We had a tenant years ago who broke the bath and couldn’t bring himself to admit how. Eventually his girlfriend let slip that it involved three blokes in the bath, all wearing stiletto heels (!?)
Wow. Never a dull moment, eh? I hope you charged them extra!
I can safely say that my life has been largely devoid of dull moments.
I’ve never had a femme de manage but I wonder if Mylene is available on a local agency? I would of course cut her some slack – as people often did for me when I was a paid and much younger and poor(er) femme de menage myself
Do you have pets? Mylène was much more interest in vacuuming the dog (I kid you not) than actual cleaning. But a lovely person, as have been the majority of our helpers over the years. I have only the greatest respect for those who clean for a living, especially those who take pride in doing it well.
-giggles- NOT! I had a cleaner once, many years ago, but I found that I spent more time ‘pre-cleaning’ than if I’d just done the deed myself. These days I’ve become quite relaxed about cleaning. Things that must be clean – kitchen and bathrom – are cleaned for hygiene. Everything else gets done on a rotating basis as I refuse to do more than one hateful chore a day. It’s not ideal, but life’s too short for unnecessary housework. 😦
I admire your approach — life is indeed too short — and am (sort of) trying to break in down into chunks so as to avoid the super stressful ‘clean sweep’. Of course, I do pick up and tidy the place before the cleaner so as to not waste their time skirting around clutter. One hateful chore per day sounds about right. Maybe the trick is learning to love them all? 😉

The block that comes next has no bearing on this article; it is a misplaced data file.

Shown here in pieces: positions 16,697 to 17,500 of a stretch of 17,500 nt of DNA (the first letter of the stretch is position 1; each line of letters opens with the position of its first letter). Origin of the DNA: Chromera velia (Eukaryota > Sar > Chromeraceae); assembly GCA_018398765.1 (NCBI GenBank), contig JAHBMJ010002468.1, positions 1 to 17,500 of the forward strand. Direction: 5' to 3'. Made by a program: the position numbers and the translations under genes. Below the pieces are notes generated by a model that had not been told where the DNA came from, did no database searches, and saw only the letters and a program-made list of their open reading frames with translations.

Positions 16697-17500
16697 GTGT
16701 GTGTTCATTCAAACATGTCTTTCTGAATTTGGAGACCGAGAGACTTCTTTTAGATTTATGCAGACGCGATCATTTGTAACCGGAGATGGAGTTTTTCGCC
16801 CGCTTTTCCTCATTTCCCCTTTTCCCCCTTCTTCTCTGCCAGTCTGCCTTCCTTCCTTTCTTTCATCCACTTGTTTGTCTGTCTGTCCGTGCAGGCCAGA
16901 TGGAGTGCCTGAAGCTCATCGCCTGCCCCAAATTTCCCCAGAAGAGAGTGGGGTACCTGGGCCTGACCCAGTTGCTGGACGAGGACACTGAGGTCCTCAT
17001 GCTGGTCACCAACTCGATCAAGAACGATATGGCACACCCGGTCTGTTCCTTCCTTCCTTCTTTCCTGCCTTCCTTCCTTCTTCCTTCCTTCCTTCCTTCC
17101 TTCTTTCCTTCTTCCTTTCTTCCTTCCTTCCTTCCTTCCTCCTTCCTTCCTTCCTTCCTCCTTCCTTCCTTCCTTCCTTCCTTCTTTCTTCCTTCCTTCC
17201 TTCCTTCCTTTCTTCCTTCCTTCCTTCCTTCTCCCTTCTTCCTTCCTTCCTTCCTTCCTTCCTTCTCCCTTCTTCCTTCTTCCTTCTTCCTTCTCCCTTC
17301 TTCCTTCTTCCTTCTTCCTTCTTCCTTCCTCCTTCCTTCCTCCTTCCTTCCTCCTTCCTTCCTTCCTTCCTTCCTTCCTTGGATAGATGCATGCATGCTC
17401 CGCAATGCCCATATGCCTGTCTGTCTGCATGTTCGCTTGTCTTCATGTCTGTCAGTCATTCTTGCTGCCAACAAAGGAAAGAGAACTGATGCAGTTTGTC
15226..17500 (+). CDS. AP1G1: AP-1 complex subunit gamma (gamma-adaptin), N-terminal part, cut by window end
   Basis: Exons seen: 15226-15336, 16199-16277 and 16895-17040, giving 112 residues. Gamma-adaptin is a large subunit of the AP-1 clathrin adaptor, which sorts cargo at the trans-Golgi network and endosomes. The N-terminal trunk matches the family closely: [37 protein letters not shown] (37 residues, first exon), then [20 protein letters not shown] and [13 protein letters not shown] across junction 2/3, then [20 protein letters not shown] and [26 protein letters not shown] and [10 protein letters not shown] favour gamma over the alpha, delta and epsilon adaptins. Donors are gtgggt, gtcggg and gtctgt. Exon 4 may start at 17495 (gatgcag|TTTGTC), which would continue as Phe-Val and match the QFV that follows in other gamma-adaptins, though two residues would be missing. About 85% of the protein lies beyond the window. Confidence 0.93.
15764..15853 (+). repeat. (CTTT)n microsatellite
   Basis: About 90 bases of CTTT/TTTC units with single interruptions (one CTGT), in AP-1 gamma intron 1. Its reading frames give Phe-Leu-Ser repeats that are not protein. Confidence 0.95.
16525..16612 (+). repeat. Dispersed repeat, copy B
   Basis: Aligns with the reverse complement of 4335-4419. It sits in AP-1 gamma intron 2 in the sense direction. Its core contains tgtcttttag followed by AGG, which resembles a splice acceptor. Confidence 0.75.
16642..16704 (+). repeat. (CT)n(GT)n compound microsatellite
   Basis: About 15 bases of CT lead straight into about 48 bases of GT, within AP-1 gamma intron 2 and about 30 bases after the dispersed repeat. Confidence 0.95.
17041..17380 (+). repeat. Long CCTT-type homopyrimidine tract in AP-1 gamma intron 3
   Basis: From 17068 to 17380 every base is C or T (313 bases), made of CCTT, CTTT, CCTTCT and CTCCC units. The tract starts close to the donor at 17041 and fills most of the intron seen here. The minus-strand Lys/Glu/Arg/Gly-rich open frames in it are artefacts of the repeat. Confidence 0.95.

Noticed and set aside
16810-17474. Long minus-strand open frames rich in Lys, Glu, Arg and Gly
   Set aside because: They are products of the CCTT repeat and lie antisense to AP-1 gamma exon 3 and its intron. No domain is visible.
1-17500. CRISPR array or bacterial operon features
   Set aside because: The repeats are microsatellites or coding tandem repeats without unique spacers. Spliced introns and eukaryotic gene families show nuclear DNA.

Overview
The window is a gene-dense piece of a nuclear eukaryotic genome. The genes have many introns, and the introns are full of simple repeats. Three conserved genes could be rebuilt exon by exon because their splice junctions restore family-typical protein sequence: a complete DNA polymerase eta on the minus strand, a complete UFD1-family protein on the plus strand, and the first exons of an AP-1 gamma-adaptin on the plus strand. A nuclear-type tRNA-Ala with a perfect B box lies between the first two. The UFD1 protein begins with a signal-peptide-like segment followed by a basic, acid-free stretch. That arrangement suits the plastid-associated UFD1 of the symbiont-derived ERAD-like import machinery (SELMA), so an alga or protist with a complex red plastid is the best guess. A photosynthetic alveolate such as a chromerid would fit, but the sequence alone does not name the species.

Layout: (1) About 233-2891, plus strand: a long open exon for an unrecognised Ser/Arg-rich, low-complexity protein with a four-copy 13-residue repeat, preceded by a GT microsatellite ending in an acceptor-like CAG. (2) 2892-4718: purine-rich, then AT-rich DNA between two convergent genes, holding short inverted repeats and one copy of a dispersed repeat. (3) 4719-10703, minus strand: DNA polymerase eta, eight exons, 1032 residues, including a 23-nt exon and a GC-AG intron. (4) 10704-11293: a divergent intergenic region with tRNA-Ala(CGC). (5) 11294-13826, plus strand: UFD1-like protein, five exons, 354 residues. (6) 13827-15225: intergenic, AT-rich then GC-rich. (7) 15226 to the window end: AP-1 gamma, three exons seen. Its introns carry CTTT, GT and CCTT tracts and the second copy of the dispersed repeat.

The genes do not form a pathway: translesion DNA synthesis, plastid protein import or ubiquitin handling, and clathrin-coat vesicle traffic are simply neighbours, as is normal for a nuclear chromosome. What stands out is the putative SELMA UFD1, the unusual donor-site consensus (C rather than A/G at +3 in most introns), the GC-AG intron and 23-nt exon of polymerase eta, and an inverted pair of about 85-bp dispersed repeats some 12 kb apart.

Yes, that’s what I told myself too – save time, their time. For me it just became too stressful. Silly, I know, but I actually find this minimalist approach much more relaxing. 😀
This may be something you’ve already tried, but perhaps try to find young people travelling? They are usually looking to find somewhat steady work and if you’re hiring someone who’s travelling on a shoe string budget (backpacker etc) they will work really hard – they are saving for the next leg of their trip. I found hiring bartending staff in Melbourne was quite easy with the traits above…they were so eager to work and the wages in Australia do tend to be very liveable. Young travellers (who aren’t french) – I never found as good results of reliability or just enthusiasm for work in Australians so focused my recruitment efforts to included plenty of backpacking travellers. Shame about a woman snooping through your papers and gossiping about clients… some people are very liberal with private information.